For many years, the standard technique for handling cruising spinnakers has been the ubiquitous and often awkward “sock,” which is a way to deploy and strike a spinnaker in a controlled manner, especially when sailing shorthanded. This has also been the case in the shorthanded and buoy-racing scene: Either socks or wools are required to keep all that sailcloth under control as spinnakers go up and down. In the higher realm of grand-prix racing, to maximize sail shape and usage, the standard has been to simply douse the spinnaker with all-hands forward, and therefore not use a sock. More recently, string-drop systems have come into favor, where a drop line attached somewhere in the middle of the sail is run to either a drum, winch, or purchase system to pull the sail into the forward hatch.
Today, at the top of the grand-prix scene, there has been an important advancement on the furling front: top-down furlers. These systems allow you to roll asymmetric spinnakers as simply as you would a jib on a roller furler. The potential advantages for a racing team, either around the buoys or offshore, include simplifying sail changes and eliminating the need to continuously band or pack spinnakers.
A top-down furler operates just as its name implies. It furls the asymmetric spinnaker, or gennaker, from the head down. The bottom portion of the sail is rolled last. The engineering that makes this possible is a free-floating swivel on top of the furling drum to which the sail is tacked. The tack, foot, and bottom portion of the sail remain unfurled as the head and top start a tight furl around an anti-torsion cable. This anti-torsion cable is the critical piece of the system, and the one that has undergone the most significant development. The anti-torsion cable is a fiber cable that runs from the top swivel to the furling drum. It is engineered not to twist as the sail is furled, therefore allowing the entire assembly to turn in unison. As opposed to a traditional headsail furling system, a top-down furling system keeps the sail separate from the cable, and twists—or furls—around it. The head of the sail is attached, usually lashed, to a thimble integrated into the top of the cable.
Retrofitting existing furling assemblies to a top-down setup only requires a few items. Only one furler assembly is required—drum and top swivel—regardless of how many asymmetric spinnakers or code zeros are in the sail inventory. Each sail, however, requires its own anti-torsion cable. These are made by several manufacturers to order, such as Composite Rigging and Future Fibres. However, for boats up to around 50 feet, we make them in-house at West Marine Newport, using a product from Marlow called ProDrive, which is made from a Vectran parallel core, and a Kevlar wrapped polyester cover. The ProDrive and other cables are considerably light and pliable, so they’re easy to manage on the boat.
Two popular off-the-shelf systems are available from Ronstan and Karver, and their units are very similar in design and components. The primary, non-aesthetic differences between the two systems are with the drum swivel itself and the furler-line cage. Another difference is with the furler line. With the Ronstan unit, the line must be spliced onto the furler. It’s not removable.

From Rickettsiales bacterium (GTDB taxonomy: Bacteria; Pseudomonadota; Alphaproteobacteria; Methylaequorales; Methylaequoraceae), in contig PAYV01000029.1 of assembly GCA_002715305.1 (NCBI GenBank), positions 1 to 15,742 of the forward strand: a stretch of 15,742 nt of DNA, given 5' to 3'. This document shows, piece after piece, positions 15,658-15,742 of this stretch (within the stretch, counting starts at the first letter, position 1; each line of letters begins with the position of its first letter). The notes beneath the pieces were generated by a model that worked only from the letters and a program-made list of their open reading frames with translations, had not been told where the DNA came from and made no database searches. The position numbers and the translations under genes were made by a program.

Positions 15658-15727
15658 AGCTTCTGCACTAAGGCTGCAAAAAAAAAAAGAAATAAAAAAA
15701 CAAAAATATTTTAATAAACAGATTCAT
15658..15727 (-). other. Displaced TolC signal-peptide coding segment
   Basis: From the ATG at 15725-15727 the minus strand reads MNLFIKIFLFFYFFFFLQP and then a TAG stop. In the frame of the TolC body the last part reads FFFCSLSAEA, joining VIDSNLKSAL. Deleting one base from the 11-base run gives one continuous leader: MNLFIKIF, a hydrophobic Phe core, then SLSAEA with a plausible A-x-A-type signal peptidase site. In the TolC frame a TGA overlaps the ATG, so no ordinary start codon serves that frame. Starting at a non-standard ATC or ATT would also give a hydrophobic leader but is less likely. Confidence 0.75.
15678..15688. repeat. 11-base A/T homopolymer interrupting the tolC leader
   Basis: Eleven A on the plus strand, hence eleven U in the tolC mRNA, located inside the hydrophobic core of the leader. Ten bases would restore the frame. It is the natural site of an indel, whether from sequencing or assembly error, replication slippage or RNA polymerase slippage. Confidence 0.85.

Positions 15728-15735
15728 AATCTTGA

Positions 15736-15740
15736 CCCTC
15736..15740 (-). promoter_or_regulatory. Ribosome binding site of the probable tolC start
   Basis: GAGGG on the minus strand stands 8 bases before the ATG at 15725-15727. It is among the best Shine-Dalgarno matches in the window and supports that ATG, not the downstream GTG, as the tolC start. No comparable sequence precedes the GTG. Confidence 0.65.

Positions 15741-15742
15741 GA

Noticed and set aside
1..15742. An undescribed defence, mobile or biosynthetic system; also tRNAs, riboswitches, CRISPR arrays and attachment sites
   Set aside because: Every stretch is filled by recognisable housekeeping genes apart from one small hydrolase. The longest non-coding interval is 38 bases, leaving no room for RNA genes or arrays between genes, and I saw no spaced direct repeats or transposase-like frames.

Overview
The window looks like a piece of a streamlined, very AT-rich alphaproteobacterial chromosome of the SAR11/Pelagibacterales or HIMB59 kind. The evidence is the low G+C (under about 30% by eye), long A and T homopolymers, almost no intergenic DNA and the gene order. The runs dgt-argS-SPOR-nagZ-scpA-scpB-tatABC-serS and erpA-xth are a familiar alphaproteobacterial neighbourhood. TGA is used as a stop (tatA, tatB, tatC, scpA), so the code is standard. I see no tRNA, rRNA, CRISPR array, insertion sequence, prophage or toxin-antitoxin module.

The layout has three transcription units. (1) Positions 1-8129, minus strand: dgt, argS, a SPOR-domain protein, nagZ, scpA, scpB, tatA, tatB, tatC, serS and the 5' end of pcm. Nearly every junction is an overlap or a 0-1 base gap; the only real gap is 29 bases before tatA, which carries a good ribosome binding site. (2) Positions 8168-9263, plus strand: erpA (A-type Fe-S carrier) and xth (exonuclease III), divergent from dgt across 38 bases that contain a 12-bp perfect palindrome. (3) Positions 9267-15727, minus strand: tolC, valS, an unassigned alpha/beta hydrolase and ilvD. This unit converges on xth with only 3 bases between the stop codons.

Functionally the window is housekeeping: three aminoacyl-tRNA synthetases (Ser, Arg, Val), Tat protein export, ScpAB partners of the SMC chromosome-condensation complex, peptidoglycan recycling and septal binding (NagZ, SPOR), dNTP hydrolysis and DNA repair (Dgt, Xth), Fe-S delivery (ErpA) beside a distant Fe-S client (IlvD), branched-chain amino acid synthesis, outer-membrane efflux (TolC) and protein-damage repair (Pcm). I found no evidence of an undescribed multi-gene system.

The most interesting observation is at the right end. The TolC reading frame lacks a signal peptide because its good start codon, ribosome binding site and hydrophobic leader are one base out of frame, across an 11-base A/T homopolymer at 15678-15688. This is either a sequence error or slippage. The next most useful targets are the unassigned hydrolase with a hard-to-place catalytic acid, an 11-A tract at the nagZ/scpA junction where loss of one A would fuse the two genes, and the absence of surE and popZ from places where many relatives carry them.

The Karver unit has a notched design in the line cage to allow a spliced continuous furler line to be laid in the drum and also taken out. This allows you to use the same furling line with multiple drums, or have the line spliced into a system on the boat, while allowing the drum to be removed from the deck. Ronstan offers a conversion kit that turns its code zero furler into a top-down furler, while Karver does not have a conversion kit. The Ronstan conversion kit costs around $1,100 and the Karver KSF2, which is a complete furling system, lists at $2,250. For a 40-foot boat, a finished ProDrive cable, including the lashing thimbles, would cost around $600.
For launching, the sail is furled down below, preferably in a spinnaker turtle. When it’s time to set, simply attach the head thimble into the top swivel, which is on a halyard. Attach the tack thimble into the furler drum, which goes on a tack line just like an asymmetric sail. Then deploy the tack line and hoist the halyard as normal. Raise the spinnaker until taut, and sheet on to deploy the sail. The cable will take on some load, mostly to keep it tight.
Basically the same problems that could befall you with any furler—a bad furl, or unfurl—apply to a top-down furler as well, but if care is taken during the furl to control the rate of cloth going into the furl, it can work flawlessly. From my experience thus far, the key is to turn downwind briefly, make sure the top of the sail starts with a nice, tight roll, and then a slight turn up to keep tension on the sheet to prevent too much of the middle of the sail from being pulled in all at once. If the sail is uniformally rolled from top to bottom, you should have no problems. The halyard can then be lowered at a controlled rate, allowing the sail to fall to the foredeck and be snaked into a spinnaker turtle, disconnected, and stowed, without any need to send a crewmember belowdecks to band.
The simplicity and reliability of this new system is catching on, so expect to see more 40-foot-plus race boats using them, especially for offshore races. Top-down furling makes hoists easy and douses drama-free, allowing you to get around the mark while avoiding all-hands-on-deck situations. Instead of having spinnaker cloth draped across the deck, you can worry about getting the “tube” down on deck while you are dialed in heading upwind.